Ian Parkinson, The Beginning of the End (2015)
Catherine Lacey, Nobody Is Ever Missing (2014)
There was a time when I wouldn’t have wanted to read a novel that was essentially a self-absorbed character obsessing over their disconnection from the world. But times change, and so do readers: now it’s the writing and the experience that matter to me, not the subject; and I know that the obsessive exploration of a character’s subjectivity can lead to as powerful a reading experience as anything.
Here I have two debut novels with psychologically damaged narrators, where the shape of the sentences creates the world. Ian Parkinson’s The Beginning of the End is the tale of Raymond, a Belgian whose life is a treadmill of microwave meals, internet sex chat, walking his dog on the beach, and generally avoiding other people as far as possible (the dog belonged to a neighbour who asked Raymond to look after it, then committed suicide). Raymond marries a Thai sex worker that he’s been talking to online, is told his father has died, moves into his father’s run-down villa… and life trudges on in a downward spiral.
Throughout the novel, Raymond’s narration is largely flat. For example:
The kitchen was beginning to disgust me. I had to leave the TV turned on so that I didn’t have to listen to the rats. I’d carried the microwave into the living room so I could heat a meal for one without having to go into the kitchen. I was thinking about setting fire to the cupboards and the broken refrigerator and leaving the room to burn down to its concrete shell. But there was a risk that someone would see the smoke and call the fire brigade. There would be an investigation and the case would be considered for prosecution on the grounds that I’d wasted the time of the emergency services. I would have to make sure the fire looked like an accident. It would be a good idea to get slightly injured so that it looked like I’d made an effort to put out the flames (pp. 73-4).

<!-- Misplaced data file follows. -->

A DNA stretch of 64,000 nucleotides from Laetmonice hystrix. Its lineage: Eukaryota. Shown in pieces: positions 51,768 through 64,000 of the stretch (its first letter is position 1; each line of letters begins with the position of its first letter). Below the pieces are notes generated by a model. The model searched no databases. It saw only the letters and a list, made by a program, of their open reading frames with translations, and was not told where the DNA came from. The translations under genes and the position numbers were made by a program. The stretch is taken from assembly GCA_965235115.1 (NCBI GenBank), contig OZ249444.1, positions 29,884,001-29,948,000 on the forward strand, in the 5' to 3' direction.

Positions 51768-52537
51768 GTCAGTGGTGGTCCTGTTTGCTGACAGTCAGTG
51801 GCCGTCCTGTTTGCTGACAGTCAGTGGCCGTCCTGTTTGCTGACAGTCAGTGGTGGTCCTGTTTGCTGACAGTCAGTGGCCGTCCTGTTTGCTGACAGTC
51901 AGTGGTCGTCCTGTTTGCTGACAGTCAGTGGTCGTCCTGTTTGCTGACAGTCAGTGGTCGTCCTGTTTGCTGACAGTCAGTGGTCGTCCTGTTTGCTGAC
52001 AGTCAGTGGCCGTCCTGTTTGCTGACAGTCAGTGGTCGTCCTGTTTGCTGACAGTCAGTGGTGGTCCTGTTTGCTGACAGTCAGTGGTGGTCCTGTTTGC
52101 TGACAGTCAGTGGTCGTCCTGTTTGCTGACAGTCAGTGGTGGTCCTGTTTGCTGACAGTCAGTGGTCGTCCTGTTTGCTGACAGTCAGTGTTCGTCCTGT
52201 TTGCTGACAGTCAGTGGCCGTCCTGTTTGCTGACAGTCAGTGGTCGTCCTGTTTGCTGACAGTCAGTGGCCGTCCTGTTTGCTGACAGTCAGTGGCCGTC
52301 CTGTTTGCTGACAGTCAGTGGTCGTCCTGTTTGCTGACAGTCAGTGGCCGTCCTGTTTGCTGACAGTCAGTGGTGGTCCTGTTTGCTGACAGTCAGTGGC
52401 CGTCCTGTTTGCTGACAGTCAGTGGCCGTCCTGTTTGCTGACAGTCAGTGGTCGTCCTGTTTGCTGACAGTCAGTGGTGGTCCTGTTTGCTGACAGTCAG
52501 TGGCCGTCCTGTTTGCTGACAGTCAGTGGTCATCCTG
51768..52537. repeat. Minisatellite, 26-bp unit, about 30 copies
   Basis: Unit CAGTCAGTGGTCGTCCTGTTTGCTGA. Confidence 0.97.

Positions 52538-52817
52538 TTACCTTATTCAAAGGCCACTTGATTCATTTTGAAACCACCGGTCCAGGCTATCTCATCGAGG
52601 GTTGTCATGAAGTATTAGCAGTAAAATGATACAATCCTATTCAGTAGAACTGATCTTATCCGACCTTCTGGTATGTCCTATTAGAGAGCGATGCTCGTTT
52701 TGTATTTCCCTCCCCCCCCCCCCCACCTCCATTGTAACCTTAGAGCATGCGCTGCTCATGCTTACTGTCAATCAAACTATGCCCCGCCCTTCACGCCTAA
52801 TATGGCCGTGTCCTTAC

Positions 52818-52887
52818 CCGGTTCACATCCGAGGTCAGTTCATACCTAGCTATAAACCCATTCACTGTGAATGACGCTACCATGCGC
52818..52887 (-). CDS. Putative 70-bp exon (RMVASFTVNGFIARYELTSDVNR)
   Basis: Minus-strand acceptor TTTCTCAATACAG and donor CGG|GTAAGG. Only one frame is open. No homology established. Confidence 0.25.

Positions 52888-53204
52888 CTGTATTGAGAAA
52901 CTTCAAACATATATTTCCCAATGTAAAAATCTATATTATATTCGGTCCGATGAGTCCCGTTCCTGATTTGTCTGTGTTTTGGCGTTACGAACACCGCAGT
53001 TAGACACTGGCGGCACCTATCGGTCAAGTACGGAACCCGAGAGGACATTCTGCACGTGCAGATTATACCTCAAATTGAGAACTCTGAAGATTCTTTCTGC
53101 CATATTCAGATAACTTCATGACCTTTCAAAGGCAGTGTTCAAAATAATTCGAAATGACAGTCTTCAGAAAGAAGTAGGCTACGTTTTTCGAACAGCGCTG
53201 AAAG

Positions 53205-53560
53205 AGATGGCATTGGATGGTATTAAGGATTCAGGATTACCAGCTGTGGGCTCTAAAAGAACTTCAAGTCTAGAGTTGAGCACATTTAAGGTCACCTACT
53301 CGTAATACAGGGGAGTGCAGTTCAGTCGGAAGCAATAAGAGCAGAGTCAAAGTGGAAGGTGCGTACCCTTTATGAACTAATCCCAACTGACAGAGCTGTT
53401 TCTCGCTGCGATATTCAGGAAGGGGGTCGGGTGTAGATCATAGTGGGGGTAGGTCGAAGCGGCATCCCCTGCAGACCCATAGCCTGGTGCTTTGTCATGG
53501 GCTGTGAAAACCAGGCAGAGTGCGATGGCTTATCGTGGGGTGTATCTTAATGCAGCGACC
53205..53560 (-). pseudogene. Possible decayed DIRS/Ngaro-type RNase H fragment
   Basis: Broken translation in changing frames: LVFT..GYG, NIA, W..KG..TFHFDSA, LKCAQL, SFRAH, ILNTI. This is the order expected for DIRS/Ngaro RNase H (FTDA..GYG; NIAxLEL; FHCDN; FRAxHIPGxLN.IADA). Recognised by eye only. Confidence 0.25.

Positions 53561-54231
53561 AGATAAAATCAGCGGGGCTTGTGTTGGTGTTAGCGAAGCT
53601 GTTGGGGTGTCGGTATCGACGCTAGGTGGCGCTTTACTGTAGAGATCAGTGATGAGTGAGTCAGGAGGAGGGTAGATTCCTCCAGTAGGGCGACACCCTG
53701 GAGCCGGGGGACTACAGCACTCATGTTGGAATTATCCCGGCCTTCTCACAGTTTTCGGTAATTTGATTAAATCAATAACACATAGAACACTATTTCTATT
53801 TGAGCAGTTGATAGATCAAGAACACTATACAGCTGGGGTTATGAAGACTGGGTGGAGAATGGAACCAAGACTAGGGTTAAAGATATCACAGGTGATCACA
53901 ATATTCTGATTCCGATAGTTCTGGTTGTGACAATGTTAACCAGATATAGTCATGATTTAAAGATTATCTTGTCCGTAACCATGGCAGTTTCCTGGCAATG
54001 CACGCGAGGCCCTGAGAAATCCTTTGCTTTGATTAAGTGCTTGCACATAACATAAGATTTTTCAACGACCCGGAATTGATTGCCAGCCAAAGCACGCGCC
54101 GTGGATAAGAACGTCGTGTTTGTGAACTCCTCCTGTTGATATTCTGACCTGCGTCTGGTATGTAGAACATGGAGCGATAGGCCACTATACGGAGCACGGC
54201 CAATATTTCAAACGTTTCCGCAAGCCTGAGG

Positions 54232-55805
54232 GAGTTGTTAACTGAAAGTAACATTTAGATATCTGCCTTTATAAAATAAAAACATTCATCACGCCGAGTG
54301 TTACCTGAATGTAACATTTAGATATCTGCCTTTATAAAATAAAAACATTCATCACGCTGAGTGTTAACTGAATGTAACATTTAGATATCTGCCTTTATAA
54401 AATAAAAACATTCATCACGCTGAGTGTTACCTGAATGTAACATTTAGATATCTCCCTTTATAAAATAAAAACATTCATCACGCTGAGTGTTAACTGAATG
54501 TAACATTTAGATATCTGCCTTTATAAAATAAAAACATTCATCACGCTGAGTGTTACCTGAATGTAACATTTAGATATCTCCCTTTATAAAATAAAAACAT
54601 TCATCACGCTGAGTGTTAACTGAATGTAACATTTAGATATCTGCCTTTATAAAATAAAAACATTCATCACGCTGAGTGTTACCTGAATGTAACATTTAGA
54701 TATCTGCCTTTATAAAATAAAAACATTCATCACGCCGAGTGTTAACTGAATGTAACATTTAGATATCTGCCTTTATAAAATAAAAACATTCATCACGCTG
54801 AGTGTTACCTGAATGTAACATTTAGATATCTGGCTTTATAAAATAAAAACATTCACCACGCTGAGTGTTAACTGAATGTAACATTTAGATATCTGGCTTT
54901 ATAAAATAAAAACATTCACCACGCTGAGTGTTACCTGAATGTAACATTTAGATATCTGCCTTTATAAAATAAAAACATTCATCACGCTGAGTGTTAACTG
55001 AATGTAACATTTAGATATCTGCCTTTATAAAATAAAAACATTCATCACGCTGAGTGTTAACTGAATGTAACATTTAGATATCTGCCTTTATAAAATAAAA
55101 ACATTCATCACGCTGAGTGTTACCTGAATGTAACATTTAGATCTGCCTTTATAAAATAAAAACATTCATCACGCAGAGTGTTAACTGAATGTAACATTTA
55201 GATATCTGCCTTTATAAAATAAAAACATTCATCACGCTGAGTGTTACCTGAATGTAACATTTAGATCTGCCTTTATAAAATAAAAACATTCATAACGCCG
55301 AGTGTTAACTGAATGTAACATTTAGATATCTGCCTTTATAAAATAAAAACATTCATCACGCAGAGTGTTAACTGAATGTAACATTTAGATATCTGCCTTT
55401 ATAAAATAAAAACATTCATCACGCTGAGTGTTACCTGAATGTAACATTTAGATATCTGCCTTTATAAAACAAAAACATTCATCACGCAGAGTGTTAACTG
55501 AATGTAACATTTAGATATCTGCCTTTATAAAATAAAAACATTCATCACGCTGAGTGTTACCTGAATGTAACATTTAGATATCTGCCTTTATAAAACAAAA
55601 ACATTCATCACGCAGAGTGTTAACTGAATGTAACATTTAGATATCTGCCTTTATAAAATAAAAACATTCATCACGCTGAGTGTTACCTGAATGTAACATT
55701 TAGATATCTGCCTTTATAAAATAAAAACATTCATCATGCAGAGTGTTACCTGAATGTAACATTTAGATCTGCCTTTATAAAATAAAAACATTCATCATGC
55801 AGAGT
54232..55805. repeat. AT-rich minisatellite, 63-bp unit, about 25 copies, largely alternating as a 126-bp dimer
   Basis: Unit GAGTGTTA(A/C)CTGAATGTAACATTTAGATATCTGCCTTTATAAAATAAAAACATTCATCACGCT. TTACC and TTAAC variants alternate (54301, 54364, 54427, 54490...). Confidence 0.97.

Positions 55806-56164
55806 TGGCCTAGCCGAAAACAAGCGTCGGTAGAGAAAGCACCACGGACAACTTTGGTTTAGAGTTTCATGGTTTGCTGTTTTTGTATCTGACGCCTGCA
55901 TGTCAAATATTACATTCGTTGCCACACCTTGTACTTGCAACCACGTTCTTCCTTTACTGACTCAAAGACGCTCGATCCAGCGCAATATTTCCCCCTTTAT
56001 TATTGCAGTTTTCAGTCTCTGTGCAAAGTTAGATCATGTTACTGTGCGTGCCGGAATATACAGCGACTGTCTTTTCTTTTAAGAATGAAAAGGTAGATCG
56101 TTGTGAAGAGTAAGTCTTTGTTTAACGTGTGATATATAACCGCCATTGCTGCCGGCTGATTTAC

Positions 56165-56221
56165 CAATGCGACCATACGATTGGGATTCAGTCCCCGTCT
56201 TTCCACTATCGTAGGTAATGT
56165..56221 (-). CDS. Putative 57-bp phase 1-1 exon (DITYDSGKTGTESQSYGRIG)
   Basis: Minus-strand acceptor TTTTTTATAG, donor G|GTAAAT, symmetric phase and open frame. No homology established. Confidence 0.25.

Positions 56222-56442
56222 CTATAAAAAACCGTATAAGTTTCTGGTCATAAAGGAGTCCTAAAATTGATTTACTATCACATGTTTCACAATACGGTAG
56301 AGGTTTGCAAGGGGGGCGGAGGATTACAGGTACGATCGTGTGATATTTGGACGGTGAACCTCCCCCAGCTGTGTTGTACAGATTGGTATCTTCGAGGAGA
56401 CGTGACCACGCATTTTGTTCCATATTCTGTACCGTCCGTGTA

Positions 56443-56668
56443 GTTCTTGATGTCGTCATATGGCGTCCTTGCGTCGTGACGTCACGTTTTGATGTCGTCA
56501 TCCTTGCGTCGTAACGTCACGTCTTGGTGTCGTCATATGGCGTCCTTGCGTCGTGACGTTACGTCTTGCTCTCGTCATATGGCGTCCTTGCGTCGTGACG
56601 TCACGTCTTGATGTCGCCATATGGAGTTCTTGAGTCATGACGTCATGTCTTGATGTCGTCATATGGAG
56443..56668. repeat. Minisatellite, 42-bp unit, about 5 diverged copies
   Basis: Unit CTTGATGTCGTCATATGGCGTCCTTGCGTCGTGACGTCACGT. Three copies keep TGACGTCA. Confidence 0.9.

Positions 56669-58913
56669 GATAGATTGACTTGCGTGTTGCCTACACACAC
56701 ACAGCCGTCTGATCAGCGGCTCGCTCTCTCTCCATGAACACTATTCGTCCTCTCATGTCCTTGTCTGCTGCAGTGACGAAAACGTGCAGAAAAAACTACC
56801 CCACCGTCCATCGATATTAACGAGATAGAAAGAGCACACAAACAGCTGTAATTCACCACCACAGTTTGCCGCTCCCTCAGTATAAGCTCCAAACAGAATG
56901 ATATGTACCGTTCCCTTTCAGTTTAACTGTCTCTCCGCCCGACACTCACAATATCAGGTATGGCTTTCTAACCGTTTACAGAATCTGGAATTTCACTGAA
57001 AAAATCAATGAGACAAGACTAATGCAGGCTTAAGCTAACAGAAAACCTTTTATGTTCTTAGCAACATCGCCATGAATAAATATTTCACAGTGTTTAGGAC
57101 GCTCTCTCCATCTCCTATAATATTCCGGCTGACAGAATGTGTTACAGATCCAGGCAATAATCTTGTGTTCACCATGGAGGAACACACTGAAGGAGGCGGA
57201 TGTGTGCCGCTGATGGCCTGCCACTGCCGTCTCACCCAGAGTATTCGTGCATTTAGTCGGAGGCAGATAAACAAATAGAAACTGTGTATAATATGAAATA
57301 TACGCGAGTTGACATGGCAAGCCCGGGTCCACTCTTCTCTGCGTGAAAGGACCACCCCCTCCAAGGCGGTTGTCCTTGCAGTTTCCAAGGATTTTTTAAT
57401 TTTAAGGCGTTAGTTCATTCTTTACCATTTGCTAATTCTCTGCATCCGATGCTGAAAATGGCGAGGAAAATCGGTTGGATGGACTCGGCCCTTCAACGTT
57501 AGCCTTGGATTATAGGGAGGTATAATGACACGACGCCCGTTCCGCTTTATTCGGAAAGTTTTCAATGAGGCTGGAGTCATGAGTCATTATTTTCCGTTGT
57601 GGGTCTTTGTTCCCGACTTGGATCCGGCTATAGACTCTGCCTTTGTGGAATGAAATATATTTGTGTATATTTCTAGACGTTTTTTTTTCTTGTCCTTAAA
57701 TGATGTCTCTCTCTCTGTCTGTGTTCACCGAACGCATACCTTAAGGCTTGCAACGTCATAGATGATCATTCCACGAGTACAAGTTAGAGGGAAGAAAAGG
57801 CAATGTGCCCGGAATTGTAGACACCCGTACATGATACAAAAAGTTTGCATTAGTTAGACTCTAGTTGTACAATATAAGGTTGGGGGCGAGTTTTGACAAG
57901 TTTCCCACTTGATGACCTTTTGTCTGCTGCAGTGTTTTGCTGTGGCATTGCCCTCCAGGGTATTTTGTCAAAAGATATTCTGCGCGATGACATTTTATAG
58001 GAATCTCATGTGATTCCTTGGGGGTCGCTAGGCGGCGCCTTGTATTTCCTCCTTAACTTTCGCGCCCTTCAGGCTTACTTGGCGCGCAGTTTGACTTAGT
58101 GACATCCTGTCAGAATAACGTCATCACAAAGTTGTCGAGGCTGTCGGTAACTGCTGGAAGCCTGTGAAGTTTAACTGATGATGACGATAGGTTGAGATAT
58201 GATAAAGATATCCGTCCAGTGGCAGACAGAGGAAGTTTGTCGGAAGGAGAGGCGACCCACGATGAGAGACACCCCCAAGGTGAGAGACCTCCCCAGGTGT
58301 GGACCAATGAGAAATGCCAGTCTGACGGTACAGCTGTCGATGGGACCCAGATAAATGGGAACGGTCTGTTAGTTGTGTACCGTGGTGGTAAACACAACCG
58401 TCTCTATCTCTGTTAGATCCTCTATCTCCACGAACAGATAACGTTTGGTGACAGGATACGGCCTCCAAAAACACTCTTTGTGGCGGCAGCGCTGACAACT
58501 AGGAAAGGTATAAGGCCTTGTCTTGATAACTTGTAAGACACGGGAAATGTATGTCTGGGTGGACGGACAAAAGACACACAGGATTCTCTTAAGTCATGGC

I call this ‘flat’, then I think back to reading Agota Kristof’s The Notebook, and how that made me reflect on what it really meant to describe prose as ‘spare’. It’s one thing when you can ascribe a particular quality to prose; it’s quite another when the prose embodies that quality so thoroughly. Whatever Raymond is doing – having sex, contemplating death, surveying the squalor around him – he relates in the same drab tone. But the effect is (perhaps surprisingly) compelling, because Parkinson’s prose has created this whole world of neutrality which rubs against what we as readers expect to be feeling and the occasional reminder that there is a world outside Raymond’s viewpoint, where not everything makes all the sense that it does to him.
Nobody Is Ever Missing by Catherine Lacey also encloses its readers in a singular viewpoint: this time that of Elyria, who has fled her marriage in America to wander through New Zealand – though it’s a moot point whether she’s trying to find herself or lose herself. Where Raymond’s narration in The Beginning of the End creates an experience of emotional distance, Elyria’s draws you right into her constant questioning.
Lacey’s narrator will frequently use long, meandering sentences (see here for an example) that wrap around the reader. Crucial to this technique is the sense that Elyria isn’t sure how her sentences will end when she begins them – and so uncertainty lives and breathes throughout the text. Elyria is deeply ambivalent about what she wants:
I walked into the library and the library smelled like every library I’d ever been in and Dewey decimals were on all the spines, same tiny font, tiny numbers, and I thought, for a moment, that there actually were things you could count on in this world until I realized that the most dependable things in the world are not of any significant use to any substantial problems. I left the library after some time and I thought I should maybe bring some groceries or something to Werner’s and I tried to determine if I should hitch again, but I didn’t want to explain myself to anyone and I thought if I heard someone call me brave one more time I might rip off my own thumb and not even bother to stop the blood from staining their upholstery. (p. 104)
This indecision transforms Nobody Is Ever Missing: you can’t separate Elyria’s travels from her thoughts, because effectively they are each other. Words make the world, all over again.